[This post is based on a Facebook conversation I had with friends. It includes the original post and my responses to two questions. I’m pleased with it because it helped me tie together some disparate thoughts I had on a range of issues such as Calvinism, colonialism, inequality, how we become like what we worship, and how solidarity with others is just as important as a sense of duty.]
People deify power. It makes them feel safe and in control. We all crave this, especially in times of crisis.
Much harder, I’m finding, is consistent and utter devotion to Love. That takes risk and sacrifice.
But Love, when perfected, casts out fear. In a roundabout way–a narrower, more arduous way–it leads to a deeper kind of power and assurance.
Love and power can co-mingle, of course. But one or the other of them will always take the lead. Always.
I will have a lot more to say about this in the coming days, because it is absolutely the crux to everything I am about. But I’ll close for now by asking you this:
Do you worship a god whose power and entitlement limit how and to whom his love is expressed? Or do you worship a God whose power is definitively – even essentially – guided by his bottomless wellspring of love?
Choose carefully. We tend to become like what we worship.
Do you treat others as means to getting what you want? Or do you treat them as precious ends in and of themselves?
Do you create hierarchies in your mind of what kinds of people are really important–what kinds of people are worth humanizing; empathizing with; actually engaging in fellowship; and allowed to be the full range of things you might want to be yourself? Or do you treat others – ALL others – as perfect equals?
Stated this way, it sounds like an impossible ideal. Foolishness. Which of us does not miss that mark or need God’s grace?
But there is a movement, friends; a direction and goal you and I are headed. A habit of the heart and hands. One way or the other.
God’s grace is not a cheap grace. It urges change. Because it loves Itself, it loves us, and it loves those around us.
Choose wisely, my friends. As for me and my house, we will choose Love.
QUESTION 1): “I wonder how you are defining power.”
ANSWER: I have a few things in mind.
Perhaps its easier to describe than define in any absolute sense. I guess power in general has to do with the ability to do something. We talk about power a lot in the social sciences. That’s because it has such potential to either benefit (e.g. “empowerment”) or harm (e.g. “oppression”) others.
I guess I’m referring to a negative way that power is often understood and/or used. Often power is viewd as “aversarial, limited, coercive, and potentially exploitive.” I have power over you if I am the winner and you are the loser. I have power over you if I can dominate you and you serve me. I have more power if I can engineer the social system such that I am more likely to start ahead or get ahead based on something like my gender, race, class, or what not. I have more power if I can horde more resources or better control the social network and environment than you.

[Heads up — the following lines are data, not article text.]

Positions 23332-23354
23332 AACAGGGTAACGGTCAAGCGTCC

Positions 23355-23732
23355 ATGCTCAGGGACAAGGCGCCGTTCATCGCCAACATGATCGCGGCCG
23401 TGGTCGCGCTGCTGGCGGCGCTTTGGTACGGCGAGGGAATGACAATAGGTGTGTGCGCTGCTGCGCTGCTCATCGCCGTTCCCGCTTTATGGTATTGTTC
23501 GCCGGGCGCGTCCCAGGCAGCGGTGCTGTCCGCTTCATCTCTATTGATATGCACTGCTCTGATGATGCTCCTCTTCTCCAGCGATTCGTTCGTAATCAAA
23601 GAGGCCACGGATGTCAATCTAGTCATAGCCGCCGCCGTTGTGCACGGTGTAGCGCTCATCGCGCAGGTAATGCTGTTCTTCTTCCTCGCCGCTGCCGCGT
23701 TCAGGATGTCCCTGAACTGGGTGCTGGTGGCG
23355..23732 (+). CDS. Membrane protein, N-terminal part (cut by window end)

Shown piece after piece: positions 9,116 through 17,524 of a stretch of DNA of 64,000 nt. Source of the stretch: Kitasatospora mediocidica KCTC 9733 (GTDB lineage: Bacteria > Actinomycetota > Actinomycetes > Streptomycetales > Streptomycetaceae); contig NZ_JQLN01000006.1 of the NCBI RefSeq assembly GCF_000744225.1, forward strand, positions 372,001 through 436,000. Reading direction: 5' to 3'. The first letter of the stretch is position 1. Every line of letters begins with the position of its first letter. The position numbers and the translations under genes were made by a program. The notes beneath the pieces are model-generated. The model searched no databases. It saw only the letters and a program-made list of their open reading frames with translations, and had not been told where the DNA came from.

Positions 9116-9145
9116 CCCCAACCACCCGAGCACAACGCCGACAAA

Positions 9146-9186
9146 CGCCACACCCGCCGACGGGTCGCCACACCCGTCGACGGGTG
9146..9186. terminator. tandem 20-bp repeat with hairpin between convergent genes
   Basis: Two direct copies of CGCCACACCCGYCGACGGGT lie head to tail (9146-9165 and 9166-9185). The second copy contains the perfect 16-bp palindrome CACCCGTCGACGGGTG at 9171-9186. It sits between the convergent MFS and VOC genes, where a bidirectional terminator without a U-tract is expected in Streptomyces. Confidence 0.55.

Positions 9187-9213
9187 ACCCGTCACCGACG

I think you can see the problem with that way of conceiving power vis a vis humans. Instead, as Jesus said, those who would be leaders are suppose to be servants (Matthew 20:26) who work for the common good – perhaps especially in regard to those on the margins who are most vulnerable. I think that actually fits in pretty well with social science notions of “shared power” and “empowerment.”
The idea here is that humanity is like a connected web. We are all in this together. We all have dignity and worth and unique things to contribute. We should all have our basic rights respected and our basic needs met. If we can focus on our shared identity and keep expanding the web of who we consider as “in” our group or family, so to speak; we begin to see that helping others is like helping ourselves. And helping others really can be empowering, both to them and us. There is a generative synergy and dynamic to love that is real and powerful.
But love can also take risk and what feels like a “humbling” loss of power or privilege. It can feel very “weak” at times. Perhaps in an absolute sense and from a human perspective, it really does sometimes involve a loss of power. That’s why I said that love should be the guiding force. Our power should be guided by love; not our love meted out on the basis of what is convenient or expedient to us. But that is in many ways unnatural and so it takes intentionality and work. All the more so in that social science shows us that people with power or privilege have a hell of a time giving it up or even recognizing it for what it is. Those of us who have various types of privilege tend to see actual inequalities as a “fair” status quo and any increase in the equality of a historically oppressed people group as an “unfair” threat to our power.
This interplay and contrast between power and love is also important in terms of our theology about God. So much of what I see as wrong and harmful in theology has to do with emphasizing God’s power over his love. Let me give you a few examples.